This morning’s zazen was heavily influenced by a book I’m reading titled The Open-Focus Brain: Harnessing the Power of Attention to Heal Mind and Body. Les Fehmi, biofeedback pioneer and director of the Princeton Biofeedback Centre, and Jim Robbins, science journalist, are the authors.
The major premises of the book are that (1) the way we customarily pay attention is using a narrow focus on objects and details, (2) that this habitual narrow focus produces chronic stress and is useful only in limited circumstances, and (3) that there are other ways of paying attention that are immersive and diffusive — ways that alleviate physical/emotional pain and optimize performance and well-being.
I’m about halfway through reading it. The book comes with a CD with a couple of recorded trances on them, and that’s what influenced my meditation.
Simply put, one of the trances is becoming aware first of your thumbs in a three-dimensional way. Then you do that with your forefingers, then thumbs and forefingers together, then the space between them.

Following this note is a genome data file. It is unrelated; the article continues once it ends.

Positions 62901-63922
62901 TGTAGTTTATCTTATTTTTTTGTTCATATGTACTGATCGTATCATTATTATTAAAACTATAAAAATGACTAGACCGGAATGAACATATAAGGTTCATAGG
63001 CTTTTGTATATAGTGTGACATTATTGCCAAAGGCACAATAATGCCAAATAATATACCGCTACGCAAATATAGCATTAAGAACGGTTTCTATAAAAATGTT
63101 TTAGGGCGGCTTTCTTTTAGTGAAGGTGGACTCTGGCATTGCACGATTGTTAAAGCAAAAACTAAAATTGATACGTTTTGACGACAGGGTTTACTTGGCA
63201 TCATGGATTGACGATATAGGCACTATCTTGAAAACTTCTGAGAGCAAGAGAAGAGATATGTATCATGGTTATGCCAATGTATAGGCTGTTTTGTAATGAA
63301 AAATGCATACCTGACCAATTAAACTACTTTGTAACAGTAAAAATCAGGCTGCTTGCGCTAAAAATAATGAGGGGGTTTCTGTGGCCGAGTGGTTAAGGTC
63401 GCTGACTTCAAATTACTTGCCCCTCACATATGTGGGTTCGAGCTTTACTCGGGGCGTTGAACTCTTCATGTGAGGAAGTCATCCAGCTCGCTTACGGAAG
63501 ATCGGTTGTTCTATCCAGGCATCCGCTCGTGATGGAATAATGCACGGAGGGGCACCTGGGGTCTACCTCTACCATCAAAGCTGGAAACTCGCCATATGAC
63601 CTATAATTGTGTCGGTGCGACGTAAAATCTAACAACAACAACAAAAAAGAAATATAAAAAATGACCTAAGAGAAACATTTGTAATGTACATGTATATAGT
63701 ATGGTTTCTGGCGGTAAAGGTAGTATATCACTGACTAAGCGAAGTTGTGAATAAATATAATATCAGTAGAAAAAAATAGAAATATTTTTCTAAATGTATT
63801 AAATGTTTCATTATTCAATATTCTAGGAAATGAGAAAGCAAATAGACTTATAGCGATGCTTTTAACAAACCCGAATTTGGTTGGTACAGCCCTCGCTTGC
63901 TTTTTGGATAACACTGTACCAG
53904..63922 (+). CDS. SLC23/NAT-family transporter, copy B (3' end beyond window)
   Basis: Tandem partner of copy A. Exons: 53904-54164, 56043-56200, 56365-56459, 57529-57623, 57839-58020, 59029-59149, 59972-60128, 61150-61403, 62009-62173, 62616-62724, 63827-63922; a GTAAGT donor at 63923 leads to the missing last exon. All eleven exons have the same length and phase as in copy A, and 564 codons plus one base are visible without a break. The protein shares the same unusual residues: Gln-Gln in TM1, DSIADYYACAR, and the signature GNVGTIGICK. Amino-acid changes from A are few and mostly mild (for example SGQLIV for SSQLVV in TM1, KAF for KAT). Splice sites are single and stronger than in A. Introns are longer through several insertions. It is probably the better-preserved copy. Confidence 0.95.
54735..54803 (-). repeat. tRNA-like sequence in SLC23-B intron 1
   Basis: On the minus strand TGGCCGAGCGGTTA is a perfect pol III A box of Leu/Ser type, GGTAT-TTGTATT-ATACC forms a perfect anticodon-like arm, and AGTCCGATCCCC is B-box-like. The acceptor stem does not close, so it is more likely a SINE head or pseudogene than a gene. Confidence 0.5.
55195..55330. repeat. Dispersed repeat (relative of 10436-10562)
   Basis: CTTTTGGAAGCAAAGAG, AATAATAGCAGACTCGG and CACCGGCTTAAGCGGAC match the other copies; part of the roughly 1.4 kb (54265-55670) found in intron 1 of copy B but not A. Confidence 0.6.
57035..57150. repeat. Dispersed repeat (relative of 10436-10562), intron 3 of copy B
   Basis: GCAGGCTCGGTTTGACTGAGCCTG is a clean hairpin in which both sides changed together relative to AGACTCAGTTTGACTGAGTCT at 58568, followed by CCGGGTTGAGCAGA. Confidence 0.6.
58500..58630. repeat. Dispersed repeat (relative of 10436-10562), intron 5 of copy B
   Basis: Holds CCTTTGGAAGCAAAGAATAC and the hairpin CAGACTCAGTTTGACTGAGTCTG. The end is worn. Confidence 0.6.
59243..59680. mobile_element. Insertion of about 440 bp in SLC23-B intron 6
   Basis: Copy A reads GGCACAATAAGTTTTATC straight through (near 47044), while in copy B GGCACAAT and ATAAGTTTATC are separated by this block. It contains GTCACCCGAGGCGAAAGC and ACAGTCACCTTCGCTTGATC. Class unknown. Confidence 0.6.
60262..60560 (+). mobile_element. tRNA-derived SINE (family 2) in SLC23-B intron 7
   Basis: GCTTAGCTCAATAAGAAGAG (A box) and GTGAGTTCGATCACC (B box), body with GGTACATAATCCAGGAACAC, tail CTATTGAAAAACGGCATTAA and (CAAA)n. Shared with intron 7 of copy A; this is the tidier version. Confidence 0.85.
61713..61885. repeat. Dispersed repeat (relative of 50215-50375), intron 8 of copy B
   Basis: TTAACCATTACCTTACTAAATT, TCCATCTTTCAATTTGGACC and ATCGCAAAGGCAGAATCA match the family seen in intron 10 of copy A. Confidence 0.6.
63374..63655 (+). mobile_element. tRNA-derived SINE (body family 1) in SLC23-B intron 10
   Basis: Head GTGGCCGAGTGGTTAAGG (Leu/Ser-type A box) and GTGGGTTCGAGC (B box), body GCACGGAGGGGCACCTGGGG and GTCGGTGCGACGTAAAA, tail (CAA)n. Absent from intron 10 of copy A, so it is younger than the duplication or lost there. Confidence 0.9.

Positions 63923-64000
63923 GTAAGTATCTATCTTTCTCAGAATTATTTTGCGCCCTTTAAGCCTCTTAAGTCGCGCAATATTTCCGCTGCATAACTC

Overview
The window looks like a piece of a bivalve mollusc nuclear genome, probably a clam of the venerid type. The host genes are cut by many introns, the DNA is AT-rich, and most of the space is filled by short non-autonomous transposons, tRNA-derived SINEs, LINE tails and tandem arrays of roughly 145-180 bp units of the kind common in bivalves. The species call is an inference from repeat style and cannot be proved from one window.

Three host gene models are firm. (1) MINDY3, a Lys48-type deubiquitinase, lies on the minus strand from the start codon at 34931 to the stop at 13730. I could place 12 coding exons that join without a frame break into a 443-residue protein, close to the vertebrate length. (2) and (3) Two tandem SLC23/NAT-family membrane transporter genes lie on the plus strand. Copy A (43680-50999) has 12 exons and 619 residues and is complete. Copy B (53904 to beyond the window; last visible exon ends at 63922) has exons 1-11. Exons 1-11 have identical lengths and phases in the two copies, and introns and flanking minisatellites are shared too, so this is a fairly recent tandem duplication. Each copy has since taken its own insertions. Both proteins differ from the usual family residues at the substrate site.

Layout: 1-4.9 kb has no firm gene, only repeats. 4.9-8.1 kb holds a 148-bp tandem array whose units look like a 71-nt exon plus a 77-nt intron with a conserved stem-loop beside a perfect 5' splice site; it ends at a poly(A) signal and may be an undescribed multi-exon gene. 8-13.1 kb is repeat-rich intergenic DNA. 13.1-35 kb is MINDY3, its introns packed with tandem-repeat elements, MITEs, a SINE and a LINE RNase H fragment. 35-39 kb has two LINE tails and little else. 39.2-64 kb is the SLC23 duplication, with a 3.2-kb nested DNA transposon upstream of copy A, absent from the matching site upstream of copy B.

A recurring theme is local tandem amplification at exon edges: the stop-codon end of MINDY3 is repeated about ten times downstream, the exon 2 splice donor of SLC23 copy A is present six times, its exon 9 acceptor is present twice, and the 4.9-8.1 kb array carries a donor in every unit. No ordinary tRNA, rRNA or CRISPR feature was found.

You add an awareness of a subatomic level in which the distances are vast. We are made mostly of space. You gradually expand to include the whole body and the space in and around it.
Doing this felt a little different from sensing my energy body. The feeling was denser, less like light, and more like pulses, currents, and vibrations. It was not chakra-centered. It was more centered on the physical layer.
John Daniewicz, a member of my sangha, recommended a book called The Alphabet Vs. the Goddess: The Conflict Between Word and Image, which seems to have a related premise: that when humanity became literate and used our eyes for reading and writing, we rewired our brains into left-brain dominance and lost our right-brain way of awareness. Or at least that is my second-hand understanding of it.
I’m adding it — not ironically — to my to-read list, along with Buddha’s Brain. With a note that I wonder what it would be like to read and write nothing for a year. Sounds restful.